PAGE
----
I had an amazing week last week. It started with a visit to the Korean Veterinary Society of America in Marina del Rey, California. I spent two days with veterinarians of Korean heritage. The President of the Korean VMA and the President of the Federation of Asian Small Animal Veterinary Associations (FASAVA) also attended from Korea. Issues of importance to this group were AVMA’s activities in diversity issues, globalization, and the value of communication skills to understand the value of the human-animal bond not only in America, but also in Korea and China. I believe our relationships with our Asian veterinary medical colleagues will become increasingly important in the near future. I am sorry to say I didn’t learn any Korean words in two days (except kimchi), but I did win the first round of the Presidents’ dance contest!
I then flew to Nashville, TN to attend the American College of Veterinary Pathologist‘s Annual Conference which was a dual meeting with the American Society of Veterinary Clinical Pathologists. I met with Council members to discuss concerns of their speciality organization and of our profession. This is an amazing group of veterinary medical scientists. They are one of 21 AVMA recognized specialty groups comprising 40 distinct specialties. More than 10,200 veterinarians have been awarded diplomate status in one or more of these 21 recognized veterinary specialty organizations. The ACVP felt a bit marginalized by the AVMA, with much of the activities of AVMA concentrated on small animal practices. They really want AVMA to hear:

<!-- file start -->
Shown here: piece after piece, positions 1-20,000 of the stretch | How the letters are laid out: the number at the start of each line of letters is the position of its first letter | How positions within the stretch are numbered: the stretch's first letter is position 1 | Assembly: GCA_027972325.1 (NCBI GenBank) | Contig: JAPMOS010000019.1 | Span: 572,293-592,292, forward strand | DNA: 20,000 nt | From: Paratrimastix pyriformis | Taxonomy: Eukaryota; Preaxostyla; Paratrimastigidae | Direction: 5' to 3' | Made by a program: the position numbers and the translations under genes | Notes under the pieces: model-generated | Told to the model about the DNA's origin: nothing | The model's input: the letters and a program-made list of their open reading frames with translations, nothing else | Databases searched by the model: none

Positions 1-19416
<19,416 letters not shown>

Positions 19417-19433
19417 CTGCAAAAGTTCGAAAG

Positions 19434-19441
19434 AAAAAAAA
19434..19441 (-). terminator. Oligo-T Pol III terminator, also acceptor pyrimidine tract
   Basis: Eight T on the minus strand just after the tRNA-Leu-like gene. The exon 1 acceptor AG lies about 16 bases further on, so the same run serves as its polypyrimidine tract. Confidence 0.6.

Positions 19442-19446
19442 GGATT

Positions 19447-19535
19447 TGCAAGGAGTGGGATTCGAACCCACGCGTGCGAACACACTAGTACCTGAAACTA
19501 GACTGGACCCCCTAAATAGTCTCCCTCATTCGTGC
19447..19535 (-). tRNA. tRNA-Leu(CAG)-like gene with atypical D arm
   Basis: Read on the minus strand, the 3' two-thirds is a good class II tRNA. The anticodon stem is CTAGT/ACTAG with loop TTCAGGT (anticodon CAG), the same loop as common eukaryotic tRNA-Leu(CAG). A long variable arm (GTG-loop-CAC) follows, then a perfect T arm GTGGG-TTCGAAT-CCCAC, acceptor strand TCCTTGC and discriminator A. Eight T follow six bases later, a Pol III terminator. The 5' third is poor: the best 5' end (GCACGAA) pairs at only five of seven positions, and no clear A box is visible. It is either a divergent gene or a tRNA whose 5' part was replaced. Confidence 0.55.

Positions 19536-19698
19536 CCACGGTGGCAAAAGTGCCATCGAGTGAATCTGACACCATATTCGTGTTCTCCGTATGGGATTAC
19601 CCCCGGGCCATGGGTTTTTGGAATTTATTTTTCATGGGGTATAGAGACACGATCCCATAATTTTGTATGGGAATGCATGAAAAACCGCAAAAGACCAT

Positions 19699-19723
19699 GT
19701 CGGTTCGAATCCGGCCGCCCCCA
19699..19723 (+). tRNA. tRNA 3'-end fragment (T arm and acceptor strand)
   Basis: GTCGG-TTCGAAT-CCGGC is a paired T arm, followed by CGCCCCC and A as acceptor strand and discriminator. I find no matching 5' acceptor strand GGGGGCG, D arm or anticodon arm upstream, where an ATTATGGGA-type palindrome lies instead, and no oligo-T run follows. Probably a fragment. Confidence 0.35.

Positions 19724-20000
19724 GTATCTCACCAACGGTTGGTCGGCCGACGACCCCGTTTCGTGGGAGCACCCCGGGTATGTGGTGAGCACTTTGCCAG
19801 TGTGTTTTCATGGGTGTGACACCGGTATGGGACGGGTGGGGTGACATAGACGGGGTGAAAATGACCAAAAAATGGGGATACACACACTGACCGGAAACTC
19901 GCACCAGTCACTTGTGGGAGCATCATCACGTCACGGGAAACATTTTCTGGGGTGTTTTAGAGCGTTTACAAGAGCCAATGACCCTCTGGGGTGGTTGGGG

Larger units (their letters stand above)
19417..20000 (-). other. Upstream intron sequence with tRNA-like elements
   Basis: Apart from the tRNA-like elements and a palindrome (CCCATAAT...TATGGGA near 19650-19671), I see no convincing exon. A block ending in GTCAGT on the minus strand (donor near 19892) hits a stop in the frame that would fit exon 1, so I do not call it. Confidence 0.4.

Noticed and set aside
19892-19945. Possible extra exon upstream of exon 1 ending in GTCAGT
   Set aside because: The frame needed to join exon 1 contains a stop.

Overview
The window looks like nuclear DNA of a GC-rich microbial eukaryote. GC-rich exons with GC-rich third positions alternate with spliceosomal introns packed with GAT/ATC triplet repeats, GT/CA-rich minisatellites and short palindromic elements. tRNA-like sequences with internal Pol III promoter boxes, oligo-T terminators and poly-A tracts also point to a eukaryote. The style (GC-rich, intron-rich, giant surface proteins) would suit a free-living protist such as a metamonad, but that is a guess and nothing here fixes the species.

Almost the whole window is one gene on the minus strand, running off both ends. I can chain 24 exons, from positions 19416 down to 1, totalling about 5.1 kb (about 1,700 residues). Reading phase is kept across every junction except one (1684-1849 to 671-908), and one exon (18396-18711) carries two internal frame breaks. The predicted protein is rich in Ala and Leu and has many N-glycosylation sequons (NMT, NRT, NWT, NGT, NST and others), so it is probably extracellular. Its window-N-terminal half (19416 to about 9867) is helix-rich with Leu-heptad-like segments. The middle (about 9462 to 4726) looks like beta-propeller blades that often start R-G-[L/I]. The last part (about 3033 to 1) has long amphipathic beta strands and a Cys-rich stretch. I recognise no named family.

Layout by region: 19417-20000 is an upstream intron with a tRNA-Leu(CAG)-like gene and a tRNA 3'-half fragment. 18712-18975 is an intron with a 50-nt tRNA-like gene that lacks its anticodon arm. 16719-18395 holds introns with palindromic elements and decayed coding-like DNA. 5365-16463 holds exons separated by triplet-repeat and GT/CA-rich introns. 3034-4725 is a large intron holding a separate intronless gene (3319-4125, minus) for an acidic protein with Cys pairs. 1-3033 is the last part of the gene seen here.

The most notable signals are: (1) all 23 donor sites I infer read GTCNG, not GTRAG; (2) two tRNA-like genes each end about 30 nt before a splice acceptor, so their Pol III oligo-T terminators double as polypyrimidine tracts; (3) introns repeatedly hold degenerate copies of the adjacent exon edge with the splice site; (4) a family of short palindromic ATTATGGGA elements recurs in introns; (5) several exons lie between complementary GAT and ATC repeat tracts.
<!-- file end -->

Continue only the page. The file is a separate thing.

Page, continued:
- AVMA membership needs to understand the roles of a veterinary pathologist and they want an AVMA – ACVP partnership to address this communication need.
- We need reforms to mitigate increasing student debt for obtaining the DVM/VMD degree and further debt due to advanced specialization studies.
- We need a workforce study with current data to examine supply and demand for veterinarians and veterinary specialists.
- Recommendations are needed for involvement by ACVP membership and leadership with AVMA to achieve common goals.
- They would like to increase AVMA membership by ACVP members to 100% (bravo, great idea!!).
Finally, I flew to Rhode Island to meet with New England veterinarians for their Rhode Island VMA annual meeting. Many of the attendees are in general or specialty practice. I had the opportunity to visit with many AVMA members. One was a VMD, MD, MPH with a lot of higher education, but who still is in mixed animal practice and loving it, and is passionate about the One Health Initiative.
This week, I met with Korean veterinarians, pathologists, and practitioners. What a wonderfully diverse profession, which presents some challenges for unity within our small profession. Hopefully our national economic strategy can bring us all together to make sure veterinary medicine remains strong and relevant for decades to come!